the consumption of which is expected to decrease in Western Europe (van Velzen et al.
1998). Nevertheless, in different countries and depending on waste composition, the Sb
content in MSW varies considerably and high Sb concentrations in MSW and MSWI
residues have been reported (Nakamura et al. 1996; Paoletti et al. 2000; Jung et al.
2004). Hence, MSWI residues may often exceed the limit values for Sb stipulated by
the EU and therefore require a cost-intensive disposal. Bottom ash usually fulfils, or


             I. Herrmann, Luleå University of Technology / University of Rostock, 2004
                                       Sb in MSWI residues
10


nearly fulfils, the limit values for inert waste and this is often a criterion for utilization.
To meet the Sb limit values for inert waste, several measures are conceivable. The
avoidance of Sb containing waste or its recycling is a desirable possibility but is
unfeasible in the short term because the element is spread over a countless number of
products. An optimisation of the incineration process by shifting Sb towards the APC
residue appears to be a promising measure to lower the content of Sb in bottom ash.
However, data provided in literature indicate that this is not feasible as Sb cannot be
volatilised to a sufficient extent because it probably binds to compounds in bottom ash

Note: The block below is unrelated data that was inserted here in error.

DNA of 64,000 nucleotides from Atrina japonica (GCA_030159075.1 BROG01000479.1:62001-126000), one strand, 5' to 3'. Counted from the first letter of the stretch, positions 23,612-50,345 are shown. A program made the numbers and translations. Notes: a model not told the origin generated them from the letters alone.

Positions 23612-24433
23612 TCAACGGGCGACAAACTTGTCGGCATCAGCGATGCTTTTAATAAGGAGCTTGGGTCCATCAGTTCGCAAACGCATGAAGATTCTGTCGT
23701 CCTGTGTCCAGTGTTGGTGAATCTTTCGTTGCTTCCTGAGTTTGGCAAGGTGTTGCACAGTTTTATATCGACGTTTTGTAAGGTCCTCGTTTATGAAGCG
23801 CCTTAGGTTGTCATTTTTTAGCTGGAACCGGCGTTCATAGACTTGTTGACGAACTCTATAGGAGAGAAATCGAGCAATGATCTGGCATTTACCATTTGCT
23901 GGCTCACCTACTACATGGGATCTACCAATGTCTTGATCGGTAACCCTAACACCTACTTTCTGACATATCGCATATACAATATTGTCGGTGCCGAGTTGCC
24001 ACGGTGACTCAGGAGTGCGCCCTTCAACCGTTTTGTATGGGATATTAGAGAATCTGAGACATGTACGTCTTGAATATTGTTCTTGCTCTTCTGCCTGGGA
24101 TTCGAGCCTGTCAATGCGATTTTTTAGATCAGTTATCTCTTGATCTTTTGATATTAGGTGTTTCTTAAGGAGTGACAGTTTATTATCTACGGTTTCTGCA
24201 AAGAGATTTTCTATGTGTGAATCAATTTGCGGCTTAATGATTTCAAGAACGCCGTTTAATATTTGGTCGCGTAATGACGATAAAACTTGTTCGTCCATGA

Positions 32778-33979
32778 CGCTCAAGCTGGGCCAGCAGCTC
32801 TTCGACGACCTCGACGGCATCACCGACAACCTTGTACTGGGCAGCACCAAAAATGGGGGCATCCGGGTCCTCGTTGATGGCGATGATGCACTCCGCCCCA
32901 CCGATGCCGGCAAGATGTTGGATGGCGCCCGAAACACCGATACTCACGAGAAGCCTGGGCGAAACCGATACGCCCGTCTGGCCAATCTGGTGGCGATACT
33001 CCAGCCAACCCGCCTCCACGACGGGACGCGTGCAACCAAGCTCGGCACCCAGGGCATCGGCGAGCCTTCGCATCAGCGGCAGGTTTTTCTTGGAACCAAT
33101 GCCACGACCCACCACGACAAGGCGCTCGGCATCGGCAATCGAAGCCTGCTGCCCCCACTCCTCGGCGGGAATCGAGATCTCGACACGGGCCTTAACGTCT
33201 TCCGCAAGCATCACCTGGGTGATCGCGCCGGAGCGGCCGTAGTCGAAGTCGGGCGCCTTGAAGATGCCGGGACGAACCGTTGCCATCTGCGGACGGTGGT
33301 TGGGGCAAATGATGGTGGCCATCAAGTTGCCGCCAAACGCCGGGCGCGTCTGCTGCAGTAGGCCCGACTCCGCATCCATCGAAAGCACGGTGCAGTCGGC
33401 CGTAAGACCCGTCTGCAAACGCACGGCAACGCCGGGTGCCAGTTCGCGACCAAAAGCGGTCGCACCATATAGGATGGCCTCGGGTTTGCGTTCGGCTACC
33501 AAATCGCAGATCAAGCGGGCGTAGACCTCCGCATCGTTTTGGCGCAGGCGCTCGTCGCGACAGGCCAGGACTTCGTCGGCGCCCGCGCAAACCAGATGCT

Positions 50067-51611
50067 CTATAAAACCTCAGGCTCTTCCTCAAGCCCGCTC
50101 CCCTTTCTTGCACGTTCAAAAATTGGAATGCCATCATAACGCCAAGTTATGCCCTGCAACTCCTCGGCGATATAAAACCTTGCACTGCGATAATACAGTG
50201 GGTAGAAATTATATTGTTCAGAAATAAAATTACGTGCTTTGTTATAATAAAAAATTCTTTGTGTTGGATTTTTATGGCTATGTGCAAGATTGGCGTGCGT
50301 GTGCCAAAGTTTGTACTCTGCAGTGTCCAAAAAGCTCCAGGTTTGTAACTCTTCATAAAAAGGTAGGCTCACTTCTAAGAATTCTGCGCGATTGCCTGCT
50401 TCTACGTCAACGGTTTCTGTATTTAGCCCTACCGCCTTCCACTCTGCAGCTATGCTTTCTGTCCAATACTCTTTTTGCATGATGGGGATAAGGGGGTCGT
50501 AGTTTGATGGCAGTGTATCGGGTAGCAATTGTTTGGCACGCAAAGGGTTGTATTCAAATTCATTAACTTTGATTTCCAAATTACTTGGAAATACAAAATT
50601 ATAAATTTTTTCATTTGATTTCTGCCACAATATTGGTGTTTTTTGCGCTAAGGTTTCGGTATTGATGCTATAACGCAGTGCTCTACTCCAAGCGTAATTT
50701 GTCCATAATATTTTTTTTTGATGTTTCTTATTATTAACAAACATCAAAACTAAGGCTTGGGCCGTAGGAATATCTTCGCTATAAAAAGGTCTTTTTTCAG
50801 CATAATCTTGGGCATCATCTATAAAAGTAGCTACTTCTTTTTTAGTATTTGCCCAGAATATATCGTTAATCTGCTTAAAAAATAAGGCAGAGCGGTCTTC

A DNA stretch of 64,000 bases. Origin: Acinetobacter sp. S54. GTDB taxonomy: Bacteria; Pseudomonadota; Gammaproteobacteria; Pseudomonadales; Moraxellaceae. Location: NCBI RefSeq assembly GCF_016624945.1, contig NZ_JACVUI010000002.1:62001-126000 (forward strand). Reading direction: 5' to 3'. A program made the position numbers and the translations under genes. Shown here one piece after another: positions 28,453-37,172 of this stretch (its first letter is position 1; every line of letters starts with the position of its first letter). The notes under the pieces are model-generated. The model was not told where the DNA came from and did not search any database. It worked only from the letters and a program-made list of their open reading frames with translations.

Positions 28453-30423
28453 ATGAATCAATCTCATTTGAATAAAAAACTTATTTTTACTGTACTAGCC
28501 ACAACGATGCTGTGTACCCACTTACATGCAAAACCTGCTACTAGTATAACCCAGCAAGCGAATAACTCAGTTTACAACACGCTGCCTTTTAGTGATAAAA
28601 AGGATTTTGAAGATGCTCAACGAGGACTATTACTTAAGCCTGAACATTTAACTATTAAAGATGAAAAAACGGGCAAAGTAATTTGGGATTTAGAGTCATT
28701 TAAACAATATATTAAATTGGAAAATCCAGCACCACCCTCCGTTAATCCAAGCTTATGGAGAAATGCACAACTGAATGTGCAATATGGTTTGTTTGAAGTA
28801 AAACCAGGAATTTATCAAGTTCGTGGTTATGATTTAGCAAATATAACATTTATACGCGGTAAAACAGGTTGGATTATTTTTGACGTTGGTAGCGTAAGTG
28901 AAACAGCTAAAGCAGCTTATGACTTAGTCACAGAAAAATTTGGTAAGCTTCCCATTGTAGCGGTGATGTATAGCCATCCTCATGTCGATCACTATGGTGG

(Paoletti et al. 2000). Some methods that decrease the Sb mobility in ash or stabilise the
ash have been reported (Meima & Comans 1998; Ecke et al. 2000; Haugsten &
Gustavson 2000). However, a treatment aiming at the lowering of the Sb content in ash
by leaching seems worthwhile, not only because the Sb mobility from ash can be
lowered but also because the removal of Sb from the ash is requisite for a recovery of
this metal. A recycling seems reasonable as the Sb world resources are not infinite: the
year of depletion for Sb has been estimated to be in 2123 (Tateda et al. 1997) and a
recycling would prolong the use of this element.

Leaching of Sb from ash has been suggested to be dependent on pH (Osako et al. 1996;
Vehlow et al. 1997; Meima & Comans 1998; Seames et al. 2002), L/S ratio and
different chemical compounds present in the ash (Meima & Comans 1998). The
leaching behaviour of Sb from bottom ash as well as from fly ash is reported
controversially in literature. This may be due to different leaching tests applied under
different conditions, e.g. different pH ranges investigated, and different ash properties
so that the results are hardly comparable. Ash properties vary depending on the waste
feed, the incinerator type, the conditions under which the incineration takes place, the
EPC system, the sampling technique etc. Thus, different Sb contents and different
retention mechanisms taking place might lead to the variation in Sb release. Studies
performed on the topic of Sb leaching from MSWI residues aim mostly at the reduction
of Sb leaching (Meima & Comans 1998). Thus, it is still unknown how to effectively